On March 11, 2014, the Department of Labor (DOL) issued a proposed amendment to the fee disclosure regulations under Section 408(b)(2) of ERISA.  This amendment requires covered service providers to supply a guide that assists plan fiduciaries in reviewing the fee disclosures required under the 408(b)(2) regulations if such disclosures are in multiple or lengthy documents.  Although the amendment is directed toward service providers to retirement plans, employers sponsoring retirements plans should also take note, because it represents the DOL’s continued focus on fees charged to plan participants and a plan fiduciary’s responsibility under ERISA to ensure the fees are reasonable.

Background on the final 408(b)(2) regulations

In 2012, the DOL released regulations under 408(b)(2) to help plan fiduciaries with their fiduciary responsibilities under ERISA to assess the reasonableness of compensation paid to retirement plan service providers. The 408(b)(2) regulations require a covered service provider to disclose to plan fiduciaries all compensation, whether direct or indirect, the service provider receives in connection with its services to the plan.  The regulations gave service providers the flexibility to provide the fee disclosures in different documents from various sources, as long as the documents collectively contained the required disclosures.  This flexibility resulted in some service providers furnishing lengthy and cumbersome fee disclosures, some consisting of multiple documents, which made it difficult for plan fiduciaries to find the relevant information.

After reviewing examples of fee disclosures provided by service providers and gauging the reactions of plan fiduciaries, the DOL proposed the current amendment to the 408(b)(2) regulations, which would require service providers to furnish a guide that identifies the sections in which relevant information is provided.  The DOL believes this guide would simplify the fiduciaries’ review of the service providers’ fees.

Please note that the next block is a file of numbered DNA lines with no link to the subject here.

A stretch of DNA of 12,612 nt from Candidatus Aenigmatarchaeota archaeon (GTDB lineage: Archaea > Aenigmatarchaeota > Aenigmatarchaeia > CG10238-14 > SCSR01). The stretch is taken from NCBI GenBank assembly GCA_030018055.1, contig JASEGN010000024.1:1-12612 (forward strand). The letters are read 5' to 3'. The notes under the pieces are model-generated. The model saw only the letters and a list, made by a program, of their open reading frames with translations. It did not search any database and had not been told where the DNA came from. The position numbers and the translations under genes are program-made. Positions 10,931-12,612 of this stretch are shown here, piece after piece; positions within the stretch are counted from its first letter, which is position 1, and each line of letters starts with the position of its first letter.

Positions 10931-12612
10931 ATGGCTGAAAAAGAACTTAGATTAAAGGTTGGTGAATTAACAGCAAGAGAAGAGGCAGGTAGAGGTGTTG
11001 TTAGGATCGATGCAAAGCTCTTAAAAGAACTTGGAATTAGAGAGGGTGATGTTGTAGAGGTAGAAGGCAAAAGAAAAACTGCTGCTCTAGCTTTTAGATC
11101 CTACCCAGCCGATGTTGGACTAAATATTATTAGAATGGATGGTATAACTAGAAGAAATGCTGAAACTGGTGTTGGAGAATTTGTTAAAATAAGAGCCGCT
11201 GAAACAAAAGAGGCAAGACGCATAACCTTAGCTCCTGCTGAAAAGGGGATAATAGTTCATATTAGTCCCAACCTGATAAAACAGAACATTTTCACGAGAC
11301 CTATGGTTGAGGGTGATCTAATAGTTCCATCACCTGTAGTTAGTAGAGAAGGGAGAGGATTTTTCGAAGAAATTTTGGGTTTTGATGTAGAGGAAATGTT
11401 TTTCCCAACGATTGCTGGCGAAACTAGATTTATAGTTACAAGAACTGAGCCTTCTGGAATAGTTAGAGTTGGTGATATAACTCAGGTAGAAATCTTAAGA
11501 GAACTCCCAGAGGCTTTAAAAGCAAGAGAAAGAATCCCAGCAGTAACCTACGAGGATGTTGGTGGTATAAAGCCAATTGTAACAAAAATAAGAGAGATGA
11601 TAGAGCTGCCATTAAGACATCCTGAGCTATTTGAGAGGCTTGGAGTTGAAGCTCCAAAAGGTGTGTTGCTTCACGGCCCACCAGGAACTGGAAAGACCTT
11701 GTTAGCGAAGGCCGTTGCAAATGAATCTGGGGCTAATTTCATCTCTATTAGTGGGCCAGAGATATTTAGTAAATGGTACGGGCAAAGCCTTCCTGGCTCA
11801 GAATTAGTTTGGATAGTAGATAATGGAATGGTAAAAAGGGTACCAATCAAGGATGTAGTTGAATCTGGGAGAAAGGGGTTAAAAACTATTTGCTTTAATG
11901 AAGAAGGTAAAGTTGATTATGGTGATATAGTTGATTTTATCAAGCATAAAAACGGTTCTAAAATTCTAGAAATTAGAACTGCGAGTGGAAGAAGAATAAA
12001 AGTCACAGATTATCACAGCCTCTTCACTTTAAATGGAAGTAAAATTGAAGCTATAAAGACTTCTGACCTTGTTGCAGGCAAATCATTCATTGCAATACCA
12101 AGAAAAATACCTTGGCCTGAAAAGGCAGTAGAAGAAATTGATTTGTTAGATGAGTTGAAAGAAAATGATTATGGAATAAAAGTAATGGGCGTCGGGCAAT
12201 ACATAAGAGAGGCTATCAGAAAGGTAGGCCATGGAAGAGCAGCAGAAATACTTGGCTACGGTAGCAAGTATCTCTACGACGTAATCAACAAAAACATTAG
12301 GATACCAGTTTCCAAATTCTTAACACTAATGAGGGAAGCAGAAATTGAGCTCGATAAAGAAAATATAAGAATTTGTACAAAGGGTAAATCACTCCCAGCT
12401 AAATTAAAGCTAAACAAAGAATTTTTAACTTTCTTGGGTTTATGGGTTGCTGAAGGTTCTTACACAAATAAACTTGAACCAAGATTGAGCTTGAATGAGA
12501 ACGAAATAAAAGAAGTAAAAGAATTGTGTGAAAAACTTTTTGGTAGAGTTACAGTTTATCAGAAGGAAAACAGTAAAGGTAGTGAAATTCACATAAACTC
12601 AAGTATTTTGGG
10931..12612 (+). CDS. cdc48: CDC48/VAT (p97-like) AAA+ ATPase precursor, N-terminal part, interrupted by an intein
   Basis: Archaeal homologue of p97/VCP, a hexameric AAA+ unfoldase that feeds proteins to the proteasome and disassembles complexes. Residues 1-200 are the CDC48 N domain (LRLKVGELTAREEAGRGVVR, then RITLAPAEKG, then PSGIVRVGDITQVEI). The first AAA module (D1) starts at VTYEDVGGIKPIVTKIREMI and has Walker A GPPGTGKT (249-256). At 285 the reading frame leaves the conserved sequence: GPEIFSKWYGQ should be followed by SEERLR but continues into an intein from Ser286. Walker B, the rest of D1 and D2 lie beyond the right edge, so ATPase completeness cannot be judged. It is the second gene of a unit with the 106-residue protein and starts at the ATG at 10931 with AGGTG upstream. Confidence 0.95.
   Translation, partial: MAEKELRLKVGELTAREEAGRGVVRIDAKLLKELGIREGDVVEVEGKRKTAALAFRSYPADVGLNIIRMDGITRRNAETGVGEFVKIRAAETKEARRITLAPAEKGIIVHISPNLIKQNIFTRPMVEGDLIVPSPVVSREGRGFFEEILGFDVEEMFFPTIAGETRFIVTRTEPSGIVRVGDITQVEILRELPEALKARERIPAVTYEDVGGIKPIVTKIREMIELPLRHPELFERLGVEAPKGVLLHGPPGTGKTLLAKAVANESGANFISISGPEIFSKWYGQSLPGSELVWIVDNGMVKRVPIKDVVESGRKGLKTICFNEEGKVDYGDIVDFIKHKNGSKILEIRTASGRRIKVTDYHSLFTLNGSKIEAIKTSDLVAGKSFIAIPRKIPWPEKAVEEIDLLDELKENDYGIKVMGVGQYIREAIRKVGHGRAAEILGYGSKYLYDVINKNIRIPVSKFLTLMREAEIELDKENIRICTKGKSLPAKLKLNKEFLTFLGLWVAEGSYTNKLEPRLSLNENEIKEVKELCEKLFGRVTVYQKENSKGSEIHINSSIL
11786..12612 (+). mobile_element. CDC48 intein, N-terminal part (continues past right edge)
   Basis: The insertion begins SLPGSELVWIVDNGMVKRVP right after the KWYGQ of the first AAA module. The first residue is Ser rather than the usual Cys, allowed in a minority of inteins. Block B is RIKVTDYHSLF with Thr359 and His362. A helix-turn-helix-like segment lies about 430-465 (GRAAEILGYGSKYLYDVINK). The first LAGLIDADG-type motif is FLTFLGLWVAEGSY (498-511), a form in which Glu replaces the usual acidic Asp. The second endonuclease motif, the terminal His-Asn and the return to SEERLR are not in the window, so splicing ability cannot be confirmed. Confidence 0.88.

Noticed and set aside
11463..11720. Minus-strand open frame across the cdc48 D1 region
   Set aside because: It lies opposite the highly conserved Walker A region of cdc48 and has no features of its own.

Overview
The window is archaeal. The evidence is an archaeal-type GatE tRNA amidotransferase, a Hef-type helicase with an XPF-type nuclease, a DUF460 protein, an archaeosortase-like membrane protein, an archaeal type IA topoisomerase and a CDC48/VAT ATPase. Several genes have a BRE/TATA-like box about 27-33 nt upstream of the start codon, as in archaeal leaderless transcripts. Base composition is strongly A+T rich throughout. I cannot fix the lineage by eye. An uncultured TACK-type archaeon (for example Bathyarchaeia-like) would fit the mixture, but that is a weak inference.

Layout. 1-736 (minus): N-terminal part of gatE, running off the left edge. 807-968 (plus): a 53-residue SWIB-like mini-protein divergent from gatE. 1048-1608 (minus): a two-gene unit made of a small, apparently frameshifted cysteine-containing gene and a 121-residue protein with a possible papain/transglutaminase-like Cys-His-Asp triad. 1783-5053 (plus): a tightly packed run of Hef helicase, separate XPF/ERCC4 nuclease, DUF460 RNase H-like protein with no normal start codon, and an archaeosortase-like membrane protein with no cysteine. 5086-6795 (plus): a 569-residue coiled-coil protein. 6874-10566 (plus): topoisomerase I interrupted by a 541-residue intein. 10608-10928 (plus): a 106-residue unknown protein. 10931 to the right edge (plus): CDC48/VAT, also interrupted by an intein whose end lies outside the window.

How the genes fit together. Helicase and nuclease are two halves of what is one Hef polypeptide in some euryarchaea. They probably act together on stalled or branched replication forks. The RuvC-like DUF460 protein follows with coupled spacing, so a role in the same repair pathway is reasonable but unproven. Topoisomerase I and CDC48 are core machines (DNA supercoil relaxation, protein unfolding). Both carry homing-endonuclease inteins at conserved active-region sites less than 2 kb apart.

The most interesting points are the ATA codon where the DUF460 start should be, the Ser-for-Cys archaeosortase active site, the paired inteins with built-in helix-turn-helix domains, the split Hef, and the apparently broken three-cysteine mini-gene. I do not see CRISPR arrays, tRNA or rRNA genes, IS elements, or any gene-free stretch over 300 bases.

Requirements of the proposed amendment

Under the proposed amendment, a service provider would be required to furnish a guide, not a summary, that discloses the location of all principle data elements required by the 408(b)(2) regulations.  This guide would be provided as a separate document. However, if a service provider already discloses the information in a concise, single document, then it would not be required to provide a separate guide.  The proposed regulations do not specify what constitutes a “concise” document, but the DOL has solicited comments regarding the number of pages a single document may be before a separate guide is required. 

The guide would have to provide a specific locator to enable the plan fiduciary to find the following information in the service provider’s fee disclosure documents:

  • a description of services to be provided;
  • a statement concerning services to be provided as a fiduciary and/or as a registered investment adviser;
  • a description of all direct compensation;
  • a description of all indirect compensation;
  • a description of any compensation that will be paid among related parties;
  • a description of any compensation for termination of the contract;
  • a description of all compensation (and/or a reasonable estimate of the cost to the plan) for recordkeeping services; and
  • the required investment disclosures for fiduciary services, recordkeeping and/or brokerage services, including annual operating expenses and ongoing expenses, or, if applicable, total annual operating expenses.

The locator must identify the document in which the information is located as well where the information is within that document (e.g., the section title).  The DOL is seeking comments on the use of two alternative locators: (i) a document and page requirement or (ii) a “sufficiently specific” locator.

For information that is electronically disclosed, the service provider cannot merely furnish a link to a separate contract.  It must provide a more specific link directly to the required information, or provide a page or other sufficiently specific locator in addition to an electronic hyperlink.

What this means for employers

Although the proposed amendment is directed toward covered service providers, employers who sponsor retirement plans should also take note.  First, the amendment highlights the DOL’s continued focus on fees charged to plan participants and a plan fiduciary’s responsibility under ERISA to ensure that compensation paid to service providers is reasonable.  The DOL believes the guide required under the amendment will make it easier for plan fiduciaries to review the fees charged to the plan and will, accordingly, expect fiduciaries to evaluate the fees being disclosed.  Second, the key elements required to be pinpointed in the guide represent the information that the DOL believes is critical in evaluating whether compensation paid to a service provider is reasonable.  Plan fiduciaries should, therefore, be sure to review each of these elements as they evaluate their service providers’ fees.